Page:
The History of Dental Insurance
Dental "insurance"* had its beginning in the early 1970's. It appeared that indemnity "insurance" would encourage those patients who needed or wanted dental treatment to have these services performed. Some dentists began to warn those in leadership positions within our profession of the possible perils to quality
that might occur if dental "insurance" companies began to determine diagnosis, treatment and fees for a particular service. In retrospect, these warnings were lightly heeded by many dentists. Could the "insurance" industry actually exert that much control over the dental profession?
Dental Insurance As It Is Now
Like so many encroachments we experience in life, the "insurance" industry was not satisfied with its influence on treatment plans and fee determinations. Eventually, a larger piece of the pie was requested by the industry in the form of "managed" care. This is where dentists who enlist, agree to reduce their fees by as much as 20% to have patients placed in their chairs. Managed cost, not managed care. Current American Dental Association data show that the average dental office overhead is over 70%. What type of care can those offices deliver
given this arrangement? It's definitely lose/lose/win for patient/dentist/"insurance" company.
There are three primary reasons for the metastasis of managed care into dentistry:
• Profit potential for "insurance" companies.
• Oversupply of dentists
• A generation of people who have been conditioned to believe that all health-care coverage is a "right".
Our Relationship with Dental Insurance
Our practice was required to make a decision a number of years ago as to whether we would be an "insurance" dependent practice. What precipitated the need for this decisiveness?
• The mounting "ill will" we were experiencing resulting from being caught in the middle between the "insurance" company and the patient. We offer only high-quality care which was being denied due to the companies' "LEAT" (least expensive alternative treatment) policies.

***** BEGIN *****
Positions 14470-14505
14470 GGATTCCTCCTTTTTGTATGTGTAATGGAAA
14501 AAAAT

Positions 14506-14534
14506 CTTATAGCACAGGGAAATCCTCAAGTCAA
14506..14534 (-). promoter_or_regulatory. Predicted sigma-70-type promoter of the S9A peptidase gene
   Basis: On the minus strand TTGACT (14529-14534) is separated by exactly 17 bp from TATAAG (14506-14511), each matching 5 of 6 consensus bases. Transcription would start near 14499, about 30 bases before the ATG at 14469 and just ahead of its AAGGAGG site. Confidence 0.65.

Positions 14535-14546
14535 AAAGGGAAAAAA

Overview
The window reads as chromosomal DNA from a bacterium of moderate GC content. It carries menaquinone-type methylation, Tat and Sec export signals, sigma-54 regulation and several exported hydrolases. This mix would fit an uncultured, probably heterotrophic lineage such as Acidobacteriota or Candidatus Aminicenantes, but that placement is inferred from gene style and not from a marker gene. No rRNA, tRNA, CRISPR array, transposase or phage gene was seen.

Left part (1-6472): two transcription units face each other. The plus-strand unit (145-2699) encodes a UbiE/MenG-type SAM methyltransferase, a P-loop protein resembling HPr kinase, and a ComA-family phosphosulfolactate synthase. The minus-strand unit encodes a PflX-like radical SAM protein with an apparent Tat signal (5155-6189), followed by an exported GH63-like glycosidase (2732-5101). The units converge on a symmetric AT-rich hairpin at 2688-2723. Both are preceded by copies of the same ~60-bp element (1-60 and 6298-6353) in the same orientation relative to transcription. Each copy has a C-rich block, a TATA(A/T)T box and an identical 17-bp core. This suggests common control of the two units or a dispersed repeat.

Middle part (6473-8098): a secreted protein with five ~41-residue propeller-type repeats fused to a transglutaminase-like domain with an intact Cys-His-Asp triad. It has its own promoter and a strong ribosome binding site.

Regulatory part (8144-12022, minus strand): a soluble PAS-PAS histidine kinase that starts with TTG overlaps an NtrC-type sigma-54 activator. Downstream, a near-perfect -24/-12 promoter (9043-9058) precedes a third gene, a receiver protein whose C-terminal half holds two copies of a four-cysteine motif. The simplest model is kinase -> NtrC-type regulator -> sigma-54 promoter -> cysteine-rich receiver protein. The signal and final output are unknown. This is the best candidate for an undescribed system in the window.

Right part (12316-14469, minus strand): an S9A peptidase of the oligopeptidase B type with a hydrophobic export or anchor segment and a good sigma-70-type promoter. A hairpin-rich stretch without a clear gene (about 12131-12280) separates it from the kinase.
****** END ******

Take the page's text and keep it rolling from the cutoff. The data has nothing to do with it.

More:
• Countering the inflammatory information sent to the patient, stating that our fees were higher than usual and customary. All my colleagues have experienced this. Since "insurance" benefit maximums have not changed within the past 25 years, their profit level is dependent upon the dentists not adjusting their fees according to normal inflationary processes.**
• The fact that "insurance" companies typically reimburse the patient more quickly than the dentist.
• "Insurance" companies change mailing addresses and phone numbers often, and we were not provided updated information. The flip side of the coin is that employees change "insurance" companies, and again, we were not notified of the change. In many insurance dependent offices, you will find at least one full time employee dedicated to the engendered "red tape".
• Many patients develop expectations that shift their responsibility to the dental office to find out their benefits (annual maximum, remaining benefits, deductible amounts, etc.)
Our primary objective is to provide dental excellence at a fair fee; the "insurance" company's primary objective is to earn a profit for its shareholders. We will gladly assist our patients in obtaining their full benefits, but we will not allow "insurance" companies to dictate the standard and quality of our care.
• The word insurance is defined as "protection against a loss". The term has been used in medicine, as catastrophic loss can occur as a result of sickness or accident. This term has been used in dentistry, but it is a
misnomer. "Benefit" more aptly describes the allowance which is negotiated for an employee between his/her place of employment and "insurance" company. All dental "insurance" companies have a table of
benefit allowances which rarely exceeds $1500 per calendar year. This amount is very close to the benefits of the 1970's.
**If dental benefits were to have kept up with inflation such as they have with true insurance, they would amount to over $10,000 per year.